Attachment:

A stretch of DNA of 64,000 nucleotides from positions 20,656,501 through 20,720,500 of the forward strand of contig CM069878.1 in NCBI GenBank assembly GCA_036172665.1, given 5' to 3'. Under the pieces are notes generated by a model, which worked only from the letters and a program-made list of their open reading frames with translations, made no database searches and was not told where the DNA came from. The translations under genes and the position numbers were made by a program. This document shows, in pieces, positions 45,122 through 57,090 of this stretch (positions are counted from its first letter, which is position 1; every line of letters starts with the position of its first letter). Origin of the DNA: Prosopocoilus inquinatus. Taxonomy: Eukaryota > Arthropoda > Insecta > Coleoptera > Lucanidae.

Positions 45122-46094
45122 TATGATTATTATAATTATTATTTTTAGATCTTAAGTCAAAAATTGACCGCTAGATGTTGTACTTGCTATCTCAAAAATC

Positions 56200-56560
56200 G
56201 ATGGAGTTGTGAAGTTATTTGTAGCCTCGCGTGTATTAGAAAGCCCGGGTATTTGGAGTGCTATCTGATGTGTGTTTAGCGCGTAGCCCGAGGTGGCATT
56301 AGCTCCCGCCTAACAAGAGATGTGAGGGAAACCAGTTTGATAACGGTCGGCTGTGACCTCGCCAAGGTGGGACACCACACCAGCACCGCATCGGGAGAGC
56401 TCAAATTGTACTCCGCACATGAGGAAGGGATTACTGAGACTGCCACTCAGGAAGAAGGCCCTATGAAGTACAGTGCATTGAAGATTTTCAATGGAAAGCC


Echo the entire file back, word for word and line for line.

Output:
A stretch of DNA of 64,000 nucleotides from positions 20,656,501 through 20,720,500 of the forward strand of contig CM069878.1 in NCBI GenBank assembly GCA_036172665.1, given 5' to 3'. Under the pieces are notes generated by a model, which worked only from the letters and a program-made list of their open reading frames with translations, made no database searches and was not told where the DNA came from. The translations under genes and the position numbers were made by a program. This document shows, in pieces, positions 45,122 through 57,090 of this stretch (positions are counted from its first letter, which is position 1; every line of letters starts with the position of its first letter). Origin of the DNA: Prosopocoilus inquinatus. Taxonomy: Eukaryota > Arthropoda > Insecta > Coleoptera > Lucanidae.

Positions 45122-46094
45122 TATGATTATTATAATTATTATTTTTAGATCTTAAGTCAAAAATTGACCGCTAGATGTTGTACTTGCTATCTCAAAAATC

Positions 56200-56560
56200 G
56201 ATGGAGTTGTGAAGTTATTTGTAGCCTCGCGTGTATTAGAAAGCCCGGGTATTTGGAGTGCTATCTGATGTGTGTTTAGCGCGTAGCCCGAGGTGGCATT
56301 AGCTCCCGCCTAACAAGAGATGTGAGGGAAACCAGTTTGATAACGGTCGGCTGTGACCTCGCCAAGGTGGGACACCACACCAGCACCGCATCGGGAGAGC
56401 TCAAATTGTACTCCGCACATGAGGAAGGGATTACTGAGACTGCCACTCAGGAAGAAGGCCCTATGAAGTACAGTGCATTGAAGATTTTCAATGGAAAGCC